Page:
Halloween Fun for All


Spooky season is upon us! Halloween is my absolute favorite time of the year, but it’s not always easy for some of our friends. Costumes can be uncomfortable, “Trick or Treat” is really hard to say, and somehow elementary students get a Fall break now? Plus there’s pumpkin patches, Oktoberfests, and so many other Fall activities to fit into your weekends. Let’s talk about Halloween!

Trick or Treating

In the past several years Trunk or Treats have become very popular for several reasons. Halloween Night is dark and spooky. It can be overstimulating for some people. Think about the flashing/strobe lights, loud noises and screams, and gobs of kids running from one house to the next for sweets. This is a lot to take in, especially for anyone with sensory difficulties. Trunk or treat events are a great way to practice before the “big night.” (If you have neighbors willing to be a practice house for you that’s another great option!) This gives opportunities to practice social skills like saying hello to unfamiliar people, waiting your turn, asking people’s names, and saying thank you. 

Halloween Night

Encourage your trick or treater to use their words, but if they cannot–adapt! Make a sign for your trick or treater to hold, put in their candy bag, or attach to their costume that says “Trick or Treat!” This takes the pressure off of your trick or treater to “perform” for people they do not know and is a good way to spread awareness of people with communication difficulties/disorders. Noise cancelling headphones, standing back from larger groups of people, and going to a quieter neighborhood if possible are other ways to decrease sensory stimuli.

Inclusion Opportunities

If you see a trick or treater with a BLUE pumpkin, this usually signifies the precious human on your doorstep has autism. Please allow extra processing time and be understanding if they cannot look you in the eye, respond to your questions, or say “trick or treat.” If a trick or treater has their whole hand in the candy bowl and is struggling to take only one or two pieces, they may have fine motor difficulties. Here at CSTC we LOVE inclusion. Here is a list of ways to make Halloween inclusive for all, courtesy of University of Michigan:

  1. Sit at the end of your driveway. If your house has stairs or you have a steep driveway, it may be challenging for some kids to knock on your door. Sitting closer to the road doesn’t only help those on crutches or in a wheelchair, but it can also feel more inviting to an anxious trick-or-treater.
  2. Keep on outdoor lights. Cracks or bumps in the sidewalk can make navigating a path especially tricky. Bright lights can help.
  3. Describe the candy you give out. If you notice a child is blind or has limited vision, describe the types of candy you’re offering and let them make a choice.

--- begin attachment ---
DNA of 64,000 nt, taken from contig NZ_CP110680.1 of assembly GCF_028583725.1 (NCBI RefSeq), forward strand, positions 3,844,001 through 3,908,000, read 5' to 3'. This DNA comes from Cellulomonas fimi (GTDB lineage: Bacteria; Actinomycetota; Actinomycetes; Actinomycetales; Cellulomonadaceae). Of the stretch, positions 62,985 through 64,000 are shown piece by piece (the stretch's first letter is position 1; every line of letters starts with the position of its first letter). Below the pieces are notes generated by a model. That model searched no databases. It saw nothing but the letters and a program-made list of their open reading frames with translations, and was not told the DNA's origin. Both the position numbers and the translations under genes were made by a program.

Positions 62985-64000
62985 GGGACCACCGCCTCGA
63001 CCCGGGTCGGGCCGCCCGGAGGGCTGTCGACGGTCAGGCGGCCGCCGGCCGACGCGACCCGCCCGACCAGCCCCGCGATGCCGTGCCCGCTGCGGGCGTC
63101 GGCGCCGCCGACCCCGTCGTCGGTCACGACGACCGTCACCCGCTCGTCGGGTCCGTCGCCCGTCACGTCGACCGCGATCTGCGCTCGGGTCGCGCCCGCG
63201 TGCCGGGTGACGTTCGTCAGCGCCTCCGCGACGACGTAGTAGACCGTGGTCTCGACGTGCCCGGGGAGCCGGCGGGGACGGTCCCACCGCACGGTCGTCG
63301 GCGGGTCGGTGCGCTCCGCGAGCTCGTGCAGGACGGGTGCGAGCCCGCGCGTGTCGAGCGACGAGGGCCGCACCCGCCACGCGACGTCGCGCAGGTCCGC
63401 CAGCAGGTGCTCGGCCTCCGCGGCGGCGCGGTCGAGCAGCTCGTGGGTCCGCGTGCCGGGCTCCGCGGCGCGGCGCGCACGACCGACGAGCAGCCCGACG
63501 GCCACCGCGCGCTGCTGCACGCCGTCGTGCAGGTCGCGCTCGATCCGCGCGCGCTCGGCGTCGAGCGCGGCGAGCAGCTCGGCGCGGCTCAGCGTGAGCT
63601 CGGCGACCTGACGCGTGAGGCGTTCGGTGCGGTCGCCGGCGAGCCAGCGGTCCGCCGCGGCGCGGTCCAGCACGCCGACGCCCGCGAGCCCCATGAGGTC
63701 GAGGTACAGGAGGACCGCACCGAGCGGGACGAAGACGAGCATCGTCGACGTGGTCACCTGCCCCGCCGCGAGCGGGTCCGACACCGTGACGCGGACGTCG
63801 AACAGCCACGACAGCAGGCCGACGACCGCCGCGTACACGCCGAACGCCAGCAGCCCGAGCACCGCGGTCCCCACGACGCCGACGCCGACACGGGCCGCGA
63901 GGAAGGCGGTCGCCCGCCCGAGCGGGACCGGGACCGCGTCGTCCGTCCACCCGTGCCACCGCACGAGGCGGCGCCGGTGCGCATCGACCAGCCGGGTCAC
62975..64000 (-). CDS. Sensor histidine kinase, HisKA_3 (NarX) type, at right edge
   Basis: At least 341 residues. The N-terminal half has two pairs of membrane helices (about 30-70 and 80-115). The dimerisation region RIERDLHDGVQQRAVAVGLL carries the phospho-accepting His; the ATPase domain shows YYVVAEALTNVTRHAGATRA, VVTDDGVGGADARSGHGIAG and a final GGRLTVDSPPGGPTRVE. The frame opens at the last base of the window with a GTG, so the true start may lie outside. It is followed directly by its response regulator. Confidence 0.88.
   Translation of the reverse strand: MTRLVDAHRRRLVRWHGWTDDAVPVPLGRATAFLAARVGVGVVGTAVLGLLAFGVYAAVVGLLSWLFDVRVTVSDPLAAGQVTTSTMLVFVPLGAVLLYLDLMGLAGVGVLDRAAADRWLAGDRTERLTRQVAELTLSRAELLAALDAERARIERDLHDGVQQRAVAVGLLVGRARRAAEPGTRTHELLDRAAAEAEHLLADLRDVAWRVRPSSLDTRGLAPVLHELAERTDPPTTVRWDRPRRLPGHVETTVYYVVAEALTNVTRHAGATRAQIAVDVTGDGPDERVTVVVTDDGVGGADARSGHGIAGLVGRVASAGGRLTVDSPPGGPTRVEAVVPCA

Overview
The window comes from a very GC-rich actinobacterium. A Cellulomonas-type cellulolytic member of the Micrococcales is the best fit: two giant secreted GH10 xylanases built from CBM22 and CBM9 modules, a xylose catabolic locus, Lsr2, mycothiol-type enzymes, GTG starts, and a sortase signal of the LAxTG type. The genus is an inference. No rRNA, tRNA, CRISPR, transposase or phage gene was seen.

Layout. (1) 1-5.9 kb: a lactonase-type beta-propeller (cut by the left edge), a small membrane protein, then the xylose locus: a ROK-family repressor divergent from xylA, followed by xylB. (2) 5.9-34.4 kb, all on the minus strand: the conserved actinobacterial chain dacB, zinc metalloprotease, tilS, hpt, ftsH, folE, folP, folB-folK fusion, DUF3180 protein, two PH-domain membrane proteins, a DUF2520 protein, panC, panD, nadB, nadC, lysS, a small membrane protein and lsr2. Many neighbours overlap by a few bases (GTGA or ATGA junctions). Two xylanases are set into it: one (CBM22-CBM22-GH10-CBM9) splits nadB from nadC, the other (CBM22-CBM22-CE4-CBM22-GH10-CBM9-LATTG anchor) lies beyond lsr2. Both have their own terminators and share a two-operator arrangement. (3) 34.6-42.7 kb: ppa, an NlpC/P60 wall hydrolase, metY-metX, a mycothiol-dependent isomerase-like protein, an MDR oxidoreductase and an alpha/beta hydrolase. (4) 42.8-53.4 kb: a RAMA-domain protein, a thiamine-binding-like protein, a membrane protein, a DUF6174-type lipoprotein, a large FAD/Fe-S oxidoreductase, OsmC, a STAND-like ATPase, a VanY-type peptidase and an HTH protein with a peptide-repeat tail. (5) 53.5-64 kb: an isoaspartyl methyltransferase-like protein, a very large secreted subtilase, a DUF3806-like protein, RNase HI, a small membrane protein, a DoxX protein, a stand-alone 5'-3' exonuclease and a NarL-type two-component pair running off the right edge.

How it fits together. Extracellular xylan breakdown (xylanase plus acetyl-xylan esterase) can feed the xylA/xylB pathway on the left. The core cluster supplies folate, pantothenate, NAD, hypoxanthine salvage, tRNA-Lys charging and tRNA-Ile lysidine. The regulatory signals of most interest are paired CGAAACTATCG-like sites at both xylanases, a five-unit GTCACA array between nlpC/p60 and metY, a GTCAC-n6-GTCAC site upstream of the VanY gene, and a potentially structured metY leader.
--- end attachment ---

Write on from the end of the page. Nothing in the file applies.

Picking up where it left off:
4. Give extra time. It can be difficult for children with special needs to reach quickly or accurately for a piece of candy, especially with other trick-or-treaters in the mix. Try not to rush anyone through the candy picking process.
  5. Offer non-edible treats. Remember that some children are limited in what they can eat or how they eat. Stickers, bubbles or glow sticks can be a great substitute for candy!
  6. Be mindful of your decorations. Children with special needs may have a heightened sensitivity to loud noises, bright lights or unexpected sounds. Minimizing or turning off spooky decorations can reduce the chances of startling them. 
  7. Try not to judge. Some children may not tolerate certain textures of clothing well, so they could not be wearing a costume. That doesn’t mean they should miss out on the fun! Also keep in mind that some children may not be able to say the traditional “trick-or-treat” phrase because of anxiety or being nonverbal.


Crafting is a great way to work on OT and speech therapy goals. Here are some of our favorites!

  1. Masking Tape Mummy; https://www.pinterest.com/pin/313563192815542652/
  2. Q-Tip Skeletons; https://www.pinterest.com/pin/8022105577490700/
  3. Paper Strip Pumpkins; https://www.pinterest.com/pin/234327986853352667/
  4. “The Little Orange House” Story; https://www.youtube.com/watch?v=OI6w2nTjxts
  5. Toilet Paper Roll Bats https://www.pinterest.com/pin/771241504931124094/

Contact Us

Free 15 minute screenings are available by appointment, call us to set yours up today!

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(719) 332-4689
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(719) 282-1449
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Check with your insurance to verify that your benefit plan will cover the services needed.

North Office

8415 Explorer Dr.
Suite 150
Colorado Springs, CO 80920
Near the post office off Research Pkwy.

East Office

6965 Tutt Blvd.
Suite: 100A
Colorado Springs, CO 80923
Just South of St. Francis Medical Center

South Office

2776 Janitell Rd.
Colorado Springs, CO 80906
Behind Goodwill

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